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Sunday, December 5, 2010

Climate Risk in Megacities

The Asian Development Bank (ADB), the Japan International Cooperation Agency (JICA), and the World Bank have completed their work assessing climate change impacts to Asian Megacities. That work, published in the report Climate Risks and Adaptation in Asian Megacities, examines climate risk and potential adaptation responses in the cities of Manila, Ho Chi Minh City, and Bangkok. The following summarizes the major points emerging from the report:

Key Findings

  1. Frequency of extreme events likely to increase. All three coastal megacities are likely to witness increases in temperature and precipitation linked with climate change and variability.
  2. Increase in flood-prone area due to climate change in all three cities. In all three megacities, in 2050, there is an increase in the area likely to be flooded under different climate scenarios compared to a situation without climate change.
  3. Increase in population exposed to flooding. In all three cities, there is likely to be an increase in the number of persons exposed to flooding in 2050 under different climate scenarios compared to a situation without climate change.
  4. Costs of damage likely to be substantial and can range from 2 to 6 percent of regional GDP.
  5. Damage to buildings is an important component of flood-related costs.
  6. Impact on the poor and vulnerable will be substantial, but even better-off communities will be affected by flooding.
  7. Land subsidence is a major problem and can account for a greater share of the damage cost from flooding compared to climate-related factors.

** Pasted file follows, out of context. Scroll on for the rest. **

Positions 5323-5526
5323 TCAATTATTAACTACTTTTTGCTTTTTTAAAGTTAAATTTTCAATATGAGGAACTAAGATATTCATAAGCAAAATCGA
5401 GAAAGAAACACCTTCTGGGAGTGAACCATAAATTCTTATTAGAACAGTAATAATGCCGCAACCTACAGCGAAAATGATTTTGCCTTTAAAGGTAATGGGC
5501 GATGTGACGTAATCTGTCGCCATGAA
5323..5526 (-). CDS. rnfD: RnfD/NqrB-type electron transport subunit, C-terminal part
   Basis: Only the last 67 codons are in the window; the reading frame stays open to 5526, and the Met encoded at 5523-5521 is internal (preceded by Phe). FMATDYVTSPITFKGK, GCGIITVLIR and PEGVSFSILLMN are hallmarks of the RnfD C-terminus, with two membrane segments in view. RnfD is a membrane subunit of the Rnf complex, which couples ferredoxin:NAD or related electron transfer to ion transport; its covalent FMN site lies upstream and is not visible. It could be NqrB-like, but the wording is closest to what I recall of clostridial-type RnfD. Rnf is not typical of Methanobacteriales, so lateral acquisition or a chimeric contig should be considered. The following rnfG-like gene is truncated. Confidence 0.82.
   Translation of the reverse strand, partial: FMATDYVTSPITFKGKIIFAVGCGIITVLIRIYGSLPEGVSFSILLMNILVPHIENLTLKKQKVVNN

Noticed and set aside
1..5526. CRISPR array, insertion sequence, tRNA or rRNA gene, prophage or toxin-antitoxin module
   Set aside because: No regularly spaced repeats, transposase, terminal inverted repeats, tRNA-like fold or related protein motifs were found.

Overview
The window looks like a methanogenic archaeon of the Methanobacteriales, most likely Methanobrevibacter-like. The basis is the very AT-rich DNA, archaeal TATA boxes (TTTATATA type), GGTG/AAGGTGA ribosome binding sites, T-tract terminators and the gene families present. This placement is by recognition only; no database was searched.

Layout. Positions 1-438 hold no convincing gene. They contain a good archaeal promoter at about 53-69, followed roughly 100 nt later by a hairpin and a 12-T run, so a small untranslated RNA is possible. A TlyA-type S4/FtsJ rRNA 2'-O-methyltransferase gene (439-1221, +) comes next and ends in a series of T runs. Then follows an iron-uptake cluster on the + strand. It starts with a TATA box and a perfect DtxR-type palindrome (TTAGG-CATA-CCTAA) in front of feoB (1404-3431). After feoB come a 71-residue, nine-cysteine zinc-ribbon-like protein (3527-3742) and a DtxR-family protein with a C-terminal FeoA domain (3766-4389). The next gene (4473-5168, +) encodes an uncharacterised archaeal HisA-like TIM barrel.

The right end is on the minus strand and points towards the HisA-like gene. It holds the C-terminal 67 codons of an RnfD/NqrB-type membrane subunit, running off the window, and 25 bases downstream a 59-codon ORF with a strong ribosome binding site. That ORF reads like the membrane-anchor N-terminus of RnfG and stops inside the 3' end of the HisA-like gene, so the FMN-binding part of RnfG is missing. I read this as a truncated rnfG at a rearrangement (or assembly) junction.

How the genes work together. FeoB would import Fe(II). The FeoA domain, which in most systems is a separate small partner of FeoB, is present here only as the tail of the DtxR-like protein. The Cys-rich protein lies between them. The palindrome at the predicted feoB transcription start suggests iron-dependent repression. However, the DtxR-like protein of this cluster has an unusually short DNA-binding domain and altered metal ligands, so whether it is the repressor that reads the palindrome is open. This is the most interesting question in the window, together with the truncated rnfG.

1. Better management of urban environment and infrastructure will help manage potential climate-related impacts. Analysis carried out in the city case studies show that sound urban environmental management is also good for climate adaptation.
  2. Climate-related risks should be considered as an integral part of city and regional planning. While improved urban environmental management is important, the studies also show that given the additional costs linked with climate change, cities need to make a proactive effort to consider climate related risks as an integral part of urban planning and to do so now.
  3. Targeted, city-specific solutions combining infrastructure investments, zoning, and ecosystem-based strategies are required. Given that cities are characterized by distinct climatic, hydrological, and socioeconomic features—but also that the urban poor in general are more vulnerable to increased flooding due to climate change—targeted, city-specific, and cutting edge approaches to urban adaptation are needed.

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